European Union: Origin Labelling For Meat: An Update

Last Updated: 4 March 2014
Article by Isabel Foley, Deborah Spence, Orla M. Clayton and Danielle Conaghan

With the EU's Food Information Regulation due to come into force on 13 December 2014, a number of important changes will be brought about for the origin labelling of meat. In addition to these new laws, food business operators will need to be conscious of forthcoming implementing rules and possible future proposals which may affect meat labelling.


The new EU Food Information Regulation (EU Regulation 1169/2011) ('FIR'), which is due to come into force on 13 December 2014, will extend mandatory origin labelling to unprocessed prepacked pig, sheep and poultry meat. Mandatory country of origin labelling for beef has been a requirement of EU law since the time of the BSE crisis. The FIR also requires that the Commission examine more extensive forms of origin labelling for processed meat, in particular for meat ingredients.

The Commission has yet to introduce detailed implementing rules for the application and scope of origin labelling for unprocessed prepacked pig, sheep and poultry meat. These implementing rules will establish requirements in terms of the information needed regarding the place of an animal's birth, rearing and slaughter. The FIR had required that these implementing rules be published by 13 December 2013, however these rules have not yet been issued and a Commission report on the matter is due to be published during 2014.


Under the FIR, the indication of the origin of meat ingredients contained in prepacked composite products will not be mandatory. The one major exception to this is where a prepacked processed food, which voluntarily indicates a country of origin or place of provenance, contains meat as a 'primary ingredient' which itself comes from a different country of origin or place of provenance. In this case, the country of origin or place of provenance for the processed food and the primary meat ingredient must both be indicated. 'Primary ingredient' is defined by the FIR as an ingredient or ingredients of a food that represent more than 50% of that food or which are usually associated with the name of the food by the consumer and for which in most cases a quantitative indication is required.


In December 2013 the Commission produced a report which examines 3 scenarios for the extension of mandatory origin labelling to meat ingredients in prepacked foods. Scenario 1 envisaged maintaining the status quo of voluntary labelling of meat ingredients, which was dismissed by the Commission for failing to "provide a fully satisfactory solution to the consumer demand for origin information". Scenarios 2 and 3 envisaged the introduction of mandatory origin labelling based on the indication 'Origin EU/Origin non-EU/Origin Third Country', while scenario 3 examined the feasibility of mandatory origin labelling based on the indication of individual countries (i.e. Origin Ireland, Origin Morocco). Origin labelling on the basis of scenario 2 was regarded as 'too generic' by the Commission, while scenario 3 was regarded as providing "meaningful information to consumers".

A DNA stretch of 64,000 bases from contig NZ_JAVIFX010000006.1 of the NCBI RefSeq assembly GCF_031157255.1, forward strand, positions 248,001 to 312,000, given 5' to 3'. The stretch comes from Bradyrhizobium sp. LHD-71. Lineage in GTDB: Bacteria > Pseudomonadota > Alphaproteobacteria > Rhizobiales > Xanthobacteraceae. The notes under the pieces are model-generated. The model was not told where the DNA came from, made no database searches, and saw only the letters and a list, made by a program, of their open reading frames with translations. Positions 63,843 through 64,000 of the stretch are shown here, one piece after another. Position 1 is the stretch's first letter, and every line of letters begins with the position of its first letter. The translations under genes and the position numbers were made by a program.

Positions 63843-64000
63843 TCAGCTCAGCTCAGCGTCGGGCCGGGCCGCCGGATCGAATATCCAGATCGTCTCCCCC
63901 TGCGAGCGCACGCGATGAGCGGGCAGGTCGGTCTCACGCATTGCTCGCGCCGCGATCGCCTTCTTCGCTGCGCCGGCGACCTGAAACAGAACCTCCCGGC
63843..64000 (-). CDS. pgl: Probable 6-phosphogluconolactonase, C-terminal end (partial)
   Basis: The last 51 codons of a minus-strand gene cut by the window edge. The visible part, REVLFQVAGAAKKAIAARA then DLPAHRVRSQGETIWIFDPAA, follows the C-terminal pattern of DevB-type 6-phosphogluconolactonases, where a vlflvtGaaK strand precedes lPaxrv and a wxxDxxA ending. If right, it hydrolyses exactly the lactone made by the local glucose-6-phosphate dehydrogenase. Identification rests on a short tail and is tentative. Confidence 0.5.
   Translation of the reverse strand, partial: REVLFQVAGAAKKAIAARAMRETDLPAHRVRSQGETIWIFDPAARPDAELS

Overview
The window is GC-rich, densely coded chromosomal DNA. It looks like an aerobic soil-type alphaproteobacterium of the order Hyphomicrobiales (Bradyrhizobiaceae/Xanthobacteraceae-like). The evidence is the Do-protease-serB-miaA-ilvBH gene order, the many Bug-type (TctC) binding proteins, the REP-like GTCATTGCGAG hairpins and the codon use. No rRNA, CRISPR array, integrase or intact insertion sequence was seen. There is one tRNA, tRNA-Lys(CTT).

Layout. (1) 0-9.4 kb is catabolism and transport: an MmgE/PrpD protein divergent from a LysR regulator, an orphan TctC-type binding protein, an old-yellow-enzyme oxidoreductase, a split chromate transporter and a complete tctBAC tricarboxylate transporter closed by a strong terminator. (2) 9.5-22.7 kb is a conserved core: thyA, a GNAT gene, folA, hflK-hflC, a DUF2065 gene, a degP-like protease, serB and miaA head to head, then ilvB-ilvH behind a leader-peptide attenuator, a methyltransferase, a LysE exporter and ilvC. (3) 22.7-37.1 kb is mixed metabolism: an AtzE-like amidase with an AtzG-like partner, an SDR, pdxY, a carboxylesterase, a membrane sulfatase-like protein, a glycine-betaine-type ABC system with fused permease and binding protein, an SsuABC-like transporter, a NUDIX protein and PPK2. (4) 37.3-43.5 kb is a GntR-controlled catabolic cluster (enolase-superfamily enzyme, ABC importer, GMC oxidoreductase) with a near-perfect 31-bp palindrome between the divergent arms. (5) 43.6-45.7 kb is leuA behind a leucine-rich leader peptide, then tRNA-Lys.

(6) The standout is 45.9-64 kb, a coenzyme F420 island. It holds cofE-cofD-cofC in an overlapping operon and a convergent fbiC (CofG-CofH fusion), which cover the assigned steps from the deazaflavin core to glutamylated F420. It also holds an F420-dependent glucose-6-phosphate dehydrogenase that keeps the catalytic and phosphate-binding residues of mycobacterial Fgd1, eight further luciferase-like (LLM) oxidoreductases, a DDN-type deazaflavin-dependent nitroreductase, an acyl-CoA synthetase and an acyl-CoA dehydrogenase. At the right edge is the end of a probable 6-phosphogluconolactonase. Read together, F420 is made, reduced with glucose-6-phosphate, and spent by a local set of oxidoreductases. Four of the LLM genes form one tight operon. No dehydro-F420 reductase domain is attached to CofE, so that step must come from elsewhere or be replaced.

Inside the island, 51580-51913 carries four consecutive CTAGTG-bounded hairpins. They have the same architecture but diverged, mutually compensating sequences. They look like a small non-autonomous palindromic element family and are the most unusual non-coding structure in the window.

A number of operational challenges, which would require radical adaptation on the part of food business operators, were identified by the Commission in relation to scenarios 2 and 3. The EU's current traceability system, which is designed with the objective of food crisis management in mind and on the basis of the 'one step forward – one step back' principle, was not regarded as adequate for the purposes of cumulative traceability for origin determination.

The Commission noted that any new rules on mandatory origin labelling could have significant impacts on sourcing decisions. Food business operators might seek to reduce the number of suppliers from different countries in order to reduce the need to change origin indications on packs. Origin labelling was also projected to have a negative impact on intermediaries due to the decreased demand for meat batches composed of meat of differing origin.

Plants sourcing meats from different countries would also be required to implement internal product segregation and traceability systems. In addition, costs would be incurred in the adaptation of packaging and labelling.


During 2014, food business operators will need to respond to the publication of detailed new rules on mandatory origin labelling for unprocessed prepacked meat. In due course, further rules may emerge on origin labelling for meat ingredients.

The report on origin labelling for meat ingredients is the first in a number of other reports, required by the FIR, on origin labelling for milk and dairy products, unprocessed foods and single ingredient products, due to be published by 13 December 2014. Therefore, the outcome of the report on origin labelling of meat ingredients will undoubtedly set the pace for future EU rules on origin labelling.

This article contains a general summary of developments and is not a complete or definitive statement of the law. Specific legal advice should be obtained where appropriate.

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